Simply put, smart contracts are self-running programs that can act as an impartial intermediary in seller-buyer relationships and much more. The only limit is the ability and the imagination of the programmer behind the code of a smart contract.
Furthermore, Ethereum allows users to create their tokens attached to smart contracts, and many successful and popular cryptocurrency projects use Ethereum as their foundation.
What Is Ethereum 2.0?
Ethereum is a growing project with a determined development roadmap. Eth2 is another stepping stone for Ethereum aimed at creating a more environmentally friendly and scalable solution as the platform moves away from traditional methods of verifying cryptocurrency transactions.
Proof of Work vs. Proof of Stake
You’ve probably heard that Bitcoin and other cryptocurrencies are “mined.” The process referred to as mining ensures that the network is secured and transactions are verified and processed.
Proof of work requires significant computing power and, therefore, the sheer amount of electricity malicious actors would need to carry out their attacks functions as a safety barrier. To manipulate Bitcoin, they would need to control more than half of Bitcoin’s infrastructure, and that’s impossible due to the network’s current size.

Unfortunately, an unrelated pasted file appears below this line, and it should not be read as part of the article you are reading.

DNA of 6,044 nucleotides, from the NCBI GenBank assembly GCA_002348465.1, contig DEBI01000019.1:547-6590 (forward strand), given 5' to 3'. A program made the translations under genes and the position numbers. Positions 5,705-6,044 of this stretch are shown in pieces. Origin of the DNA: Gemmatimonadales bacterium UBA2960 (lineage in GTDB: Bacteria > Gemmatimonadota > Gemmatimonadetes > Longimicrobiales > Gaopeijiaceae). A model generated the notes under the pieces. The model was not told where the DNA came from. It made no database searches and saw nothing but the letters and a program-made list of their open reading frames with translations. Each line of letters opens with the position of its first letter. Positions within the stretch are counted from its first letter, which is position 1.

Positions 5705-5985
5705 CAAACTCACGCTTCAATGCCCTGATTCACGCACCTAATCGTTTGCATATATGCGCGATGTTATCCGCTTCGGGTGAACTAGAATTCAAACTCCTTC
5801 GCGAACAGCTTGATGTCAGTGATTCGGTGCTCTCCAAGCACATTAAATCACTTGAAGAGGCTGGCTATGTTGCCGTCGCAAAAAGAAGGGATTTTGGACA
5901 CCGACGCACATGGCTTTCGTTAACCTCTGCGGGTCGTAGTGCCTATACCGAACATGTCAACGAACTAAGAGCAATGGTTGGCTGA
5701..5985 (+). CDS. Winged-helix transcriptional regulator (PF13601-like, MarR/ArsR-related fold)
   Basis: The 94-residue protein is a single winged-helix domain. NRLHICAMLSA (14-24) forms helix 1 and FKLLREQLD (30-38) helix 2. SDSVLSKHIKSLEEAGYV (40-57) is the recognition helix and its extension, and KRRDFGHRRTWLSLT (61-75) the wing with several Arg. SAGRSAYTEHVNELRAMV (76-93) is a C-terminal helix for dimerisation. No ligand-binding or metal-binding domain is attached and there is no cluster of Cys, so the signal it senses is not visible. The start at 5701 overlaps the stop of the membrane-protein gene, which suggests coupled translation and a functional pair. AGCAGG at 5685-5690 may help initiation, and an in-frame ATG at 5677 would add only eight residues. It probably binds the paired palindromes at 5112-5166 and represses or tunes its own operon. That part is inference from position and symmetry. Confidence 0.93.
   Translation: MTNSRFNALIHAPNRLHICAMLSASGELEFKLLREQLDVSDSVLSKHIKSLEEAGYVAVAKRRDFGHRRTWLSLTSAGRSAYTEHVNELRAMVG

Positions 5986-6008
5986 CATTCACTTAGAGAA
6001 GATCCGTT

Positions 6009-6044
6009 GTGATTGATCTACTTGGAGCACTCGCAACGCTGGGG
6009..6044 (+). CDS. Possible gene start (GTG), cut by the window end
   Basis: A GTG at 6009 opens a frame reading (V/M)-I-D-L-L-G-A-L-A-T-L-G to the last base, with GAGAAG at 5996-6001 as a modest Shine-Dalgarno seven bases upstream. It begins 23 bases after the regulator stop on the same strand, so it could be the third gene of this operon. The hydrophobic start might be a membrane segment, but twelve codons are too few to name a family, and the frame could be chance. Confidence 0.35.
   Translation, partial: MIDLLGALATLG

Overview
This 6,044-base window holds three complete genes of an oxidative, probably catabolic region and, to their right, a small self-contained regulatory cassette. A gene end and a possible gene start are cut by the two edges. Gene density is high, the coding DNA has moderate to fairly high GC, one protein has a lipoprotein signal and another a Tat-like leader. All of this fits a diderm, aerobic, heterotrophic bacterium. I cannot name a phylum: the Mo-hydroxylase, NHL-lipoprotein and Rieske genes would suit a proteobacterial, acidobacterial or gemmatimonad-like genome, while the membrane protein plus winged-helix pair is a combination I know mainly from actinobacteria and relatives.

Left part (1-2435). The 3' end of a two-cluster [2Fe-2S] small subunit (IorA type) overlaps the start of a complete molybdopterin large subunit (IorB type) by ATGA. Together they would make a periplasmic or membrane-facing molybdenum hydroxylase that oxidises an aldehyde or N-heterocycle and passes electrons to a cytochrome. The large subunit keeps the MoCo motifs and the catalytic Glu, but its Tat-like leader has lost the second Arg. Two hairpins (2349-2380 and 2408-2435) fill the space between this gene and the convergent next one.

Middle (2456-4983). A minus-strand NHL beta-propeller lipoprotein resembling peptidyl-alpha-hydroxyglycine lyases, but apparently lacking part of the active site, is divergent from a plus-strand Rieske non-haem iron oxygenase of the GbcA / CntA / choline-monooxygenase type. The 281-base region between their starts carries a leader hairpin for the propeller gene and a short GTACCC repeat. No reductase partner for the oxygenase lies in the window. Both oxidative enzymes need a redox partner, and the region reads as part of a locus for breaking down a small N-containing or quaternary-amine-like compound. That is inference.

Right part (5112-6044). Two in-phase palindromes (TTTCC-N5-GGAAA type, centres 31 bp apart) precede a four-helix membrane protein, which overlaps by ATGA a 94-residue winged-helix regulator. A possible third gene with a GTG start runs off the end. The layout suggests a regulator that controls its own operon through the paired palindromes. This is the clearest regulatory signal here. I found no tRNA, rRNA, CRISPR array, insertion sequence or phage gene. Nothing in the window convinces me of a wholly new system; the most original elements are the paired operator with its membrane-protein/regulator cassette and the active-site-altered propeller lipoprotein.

However, high energy consumption is bad for the environment. That’s the reason Ethereum, since its inception, was intended to switch to proof of stake, a more eco-friendly way of securing its network. Miners in this scenario need to stake their Ether to participate as validators. Should they try to manipulate the blockchain in any malicious manner, they would lose their staked Ether.
Proof of stake will have Ethereum’s power consumption drop by 99.5% as the process shifts from power-intensive to the stake-based system.
Another important upgrade will tackle one of the most commonly cited issues with cryptocurrencies – scalability. Traditional payment systems are capable of processing more than 1,000 transactions per second. Visa, for example, claims that it can process 1,700 – that’s 150 million transactions each day.
Cryptocurrencies are currently far behind that volume of transactions, which makes them poor candidates for universally accepted means of payment. Ethereum updates aim to overcome this obstacle by raising the number of supported transactions to at least 1,000 per second through sharding – distributing the network’s load across 64 new chains.
Not Just Another Crypto
Ethereum is an ambitious project with uses and applications that far exceed those of a “regular” cryptocurrency. It has the potential to revolutionize the ways we trade, manage our finances, verify our contracts, ascertain ownership, and even how we collect art. Whether it’ll realize this potential depends primarily on its ability to transform to become more scalable and sustainable, but also on a number of external factors. One thing is certain – the future of the project will be anything but dull.